To become a hearing instrument specialist (HIS) there is minimum requirement of a high school diploma and a passing score on a single credentialing exam. They are able to test your hearing and dispense hearing aids. They have basic knowledge of acoustics and sound properties and knowledge of the anatomy of the ear. The scope of practice for an HIS does not allow for removal cerumen/wax, the treating tinnitus or the evaluation of the balance system. 

Questions to ask yourself while selecting an Audiologist:

  • What is their philosophy when it comes to treating hearing loss?
  • What types of patients do they typically see? What are their areas of expertise?
  • Are they experienced in helping patients similar to yourself?
  • How committed are they to the community?
  • What is their level of communication and how experienced are they?
  • What do their reviews say? 

The main thing to look for when researching an audiologist is to make sure you feel comfortable in their care. You need to be able to share your hearing concerns with your specialist and know that they are able to look out for your entire hearing health and not just sell you a device. 

If you have any questions about the audiologists at Complete Hearing, we encourage you to call or send us an email. We'd be happy to answer any questions you have about our experience, our patient philosophy, and our commitment to care.

A New Doctor of Audiology - Dr. Schott-Miller

Macy Schott-Miller first became interested in studying audiology when she was in college. She was studying speech language pathology and found the audiology classes she was taking as part of that study fascinating. She decided to switch her focus and never looked back. 

After receiving her degree in audiology and speech pathology, she was accepted to the audiology doctoral program at UNL. The four-year program included classes for three years while working in clinic settings at the same time. She found the program challenging but invigorating.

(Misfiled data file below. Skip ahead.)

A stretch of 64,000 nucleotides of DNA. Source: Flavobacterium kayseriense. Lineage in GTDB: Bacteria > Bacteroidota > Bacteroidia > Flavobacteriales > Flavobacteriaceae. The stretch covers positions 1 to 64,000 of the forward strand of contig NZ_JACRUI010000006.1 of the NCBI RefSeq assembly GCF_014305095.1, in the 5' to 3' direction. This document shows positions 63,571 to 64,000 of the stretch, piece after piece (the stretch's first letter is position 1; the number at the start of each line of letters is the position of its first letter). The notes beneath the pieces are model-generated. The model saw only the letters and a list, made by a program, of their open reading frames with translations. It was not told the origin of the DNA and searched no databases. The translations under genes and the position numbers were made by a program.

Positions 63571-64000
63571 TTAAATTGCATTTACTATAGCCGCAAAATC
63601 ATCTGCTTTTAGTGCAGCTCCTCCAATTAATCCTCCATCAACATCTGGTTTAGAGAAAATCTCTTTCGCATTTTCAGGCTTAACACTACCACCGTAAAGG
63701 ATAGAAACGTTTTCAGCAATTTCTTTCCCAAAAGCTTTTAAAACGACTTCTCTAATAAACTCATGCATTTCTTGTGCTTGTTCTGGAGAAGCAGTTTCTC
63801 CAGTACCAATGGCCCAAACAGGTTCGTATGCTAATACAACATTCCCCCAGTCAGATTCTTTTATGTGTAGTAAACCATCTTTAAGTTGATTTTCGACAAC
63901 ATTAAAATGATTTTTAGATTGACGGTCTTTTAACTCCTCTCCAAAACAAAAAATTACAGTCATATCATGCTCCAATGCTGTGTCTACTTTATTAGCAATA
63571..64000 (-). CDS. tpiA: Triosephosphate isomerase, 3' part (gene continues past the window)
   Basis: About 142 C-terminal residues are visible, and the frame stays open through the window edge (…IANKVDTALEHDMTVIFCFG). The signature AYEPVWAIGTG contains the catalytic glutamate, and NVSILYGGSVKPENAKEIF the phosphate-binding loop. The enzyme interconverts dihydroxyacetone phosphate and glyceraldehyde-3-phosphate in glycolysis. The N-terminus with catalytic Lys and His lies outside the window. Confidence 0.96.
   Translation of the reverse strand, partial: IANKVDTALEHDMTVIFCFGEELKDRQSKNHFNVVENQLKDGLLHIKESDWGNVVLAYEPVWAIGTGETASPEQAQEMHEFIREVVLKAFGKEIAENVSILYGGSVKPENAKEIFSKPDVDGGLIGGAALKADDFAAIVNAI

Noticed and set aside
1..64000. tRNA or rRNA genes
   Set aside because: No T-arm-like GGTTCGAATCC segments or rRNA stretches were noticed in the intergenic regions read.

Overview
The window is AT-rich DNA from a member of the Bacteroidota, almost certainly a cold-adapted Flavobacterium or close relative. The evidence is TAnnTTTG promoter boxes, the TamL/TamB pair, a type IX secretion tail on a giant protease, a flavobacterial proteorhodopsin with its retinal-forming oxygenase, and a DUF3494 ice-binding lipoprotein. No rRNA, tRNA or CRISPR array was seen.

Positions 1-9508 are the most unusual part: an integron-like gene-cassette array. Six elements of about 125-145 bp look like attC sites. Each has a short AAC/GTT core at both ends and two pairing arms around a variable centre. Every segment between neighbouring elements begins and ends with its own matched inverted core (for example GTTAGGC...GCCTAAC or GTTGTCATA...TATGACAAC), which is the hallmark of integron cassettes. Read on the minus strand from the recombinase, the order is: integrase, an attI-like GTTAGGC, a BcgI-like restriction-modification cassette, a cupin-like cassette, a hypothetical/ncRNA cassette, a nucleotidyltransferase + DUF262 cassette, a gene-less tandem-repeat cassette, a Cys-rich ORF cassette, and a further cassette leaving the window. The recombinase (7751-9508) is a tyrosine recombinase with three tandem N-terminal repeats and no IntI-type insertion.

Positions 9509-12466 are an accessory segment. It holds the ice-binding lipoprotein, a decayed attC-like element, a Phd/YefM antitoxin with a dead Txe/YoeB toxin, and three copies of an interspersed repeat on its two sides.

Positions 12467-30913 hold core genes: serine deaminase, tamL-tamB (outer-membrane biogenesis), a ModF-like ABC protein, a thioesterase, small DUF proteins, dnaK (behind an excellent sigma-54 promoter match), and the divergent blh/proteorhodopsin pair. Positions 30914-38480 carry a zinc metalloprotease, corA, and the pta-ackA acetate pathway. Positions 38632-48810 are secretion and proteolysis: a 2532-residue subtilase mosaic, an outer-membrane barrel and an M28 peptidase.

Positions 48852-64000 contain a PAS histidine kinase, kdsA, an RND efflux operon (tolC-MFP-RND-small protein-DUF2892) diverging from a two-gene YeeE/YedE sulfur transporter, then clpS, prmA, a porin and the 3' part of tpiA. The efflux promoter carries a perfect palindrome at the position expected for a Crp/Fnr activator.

Her research focus drew her to the hearing protection needs of youth working in agricultural settings. Dr. Schott-Miller's work with youth in agriculture stems from her own personal experiences with 4-H, one of the charities that she is very passionate about. She credits the organization for teaching her about leadership, teamwork and determination. These same qualities are what make her such an asset to Complete Hearing.

Whether continuing to help children, teens or seniors, Dr. Schott-Miller enjoys helping as many different patients as she can. She likes to know that although everyone may have different needs, she is able to address each issue to the best of her ability.

Dr. Schott-Miller looks forward to getting to know even more patients in the future and helping them with their hearing health. She will be seeing patients at both the Lincoln location and our outreach clinic in York.

Eleanor's Hearing Party

The Eleanor Creative team helps Complete Hearing with their marketing and advertising messages. One of our objectives is to eliminate the stigma of having your hearing checked and wearing hearing aids. Healthy hearing is for everyone!

So we did what we do best and we threw a party. We all decided to have our hearing checked together at the same time. Dr. Meghanne Wetta tested Christine and Kristie and Dr. Sandra Miller tested Deanna.

Kristie was impressed with how easy and fun her exam was. Not that she was expecting it to be scary, but Dr. Wetta did such a great job of explaining everything. 

"She has such a fun personality and makes you feel at ease," says Kristie about her experience with Dr. Wetta. 

First the audiologist examines your ears to do a preliminary assessment of health and detect any blockages or abnormalities. Dr. Wetta discovered that Kristie has smaller than average ears, which would explain why earbuds always fall out of her ears so easily. 

Because of her previous career as a disc jockey, Deanna was sure that her hearing would test below average. She had been experiencing uneven hearing and would hear muffled sounds in her left ear. 

After the physical examination, Dr. Miller discovered the answer to Deanna's muffling. There was almost total wax blockage in Deanna's left ear and Dr. Miller was able to remove it safely. She reminds everyone never to use candling or q-tips to remove wax as they can cause damage, but to go to your physician or your audiologist for safe wax removal if it is bothering you. Ear wax is normal with every one producing different amounts.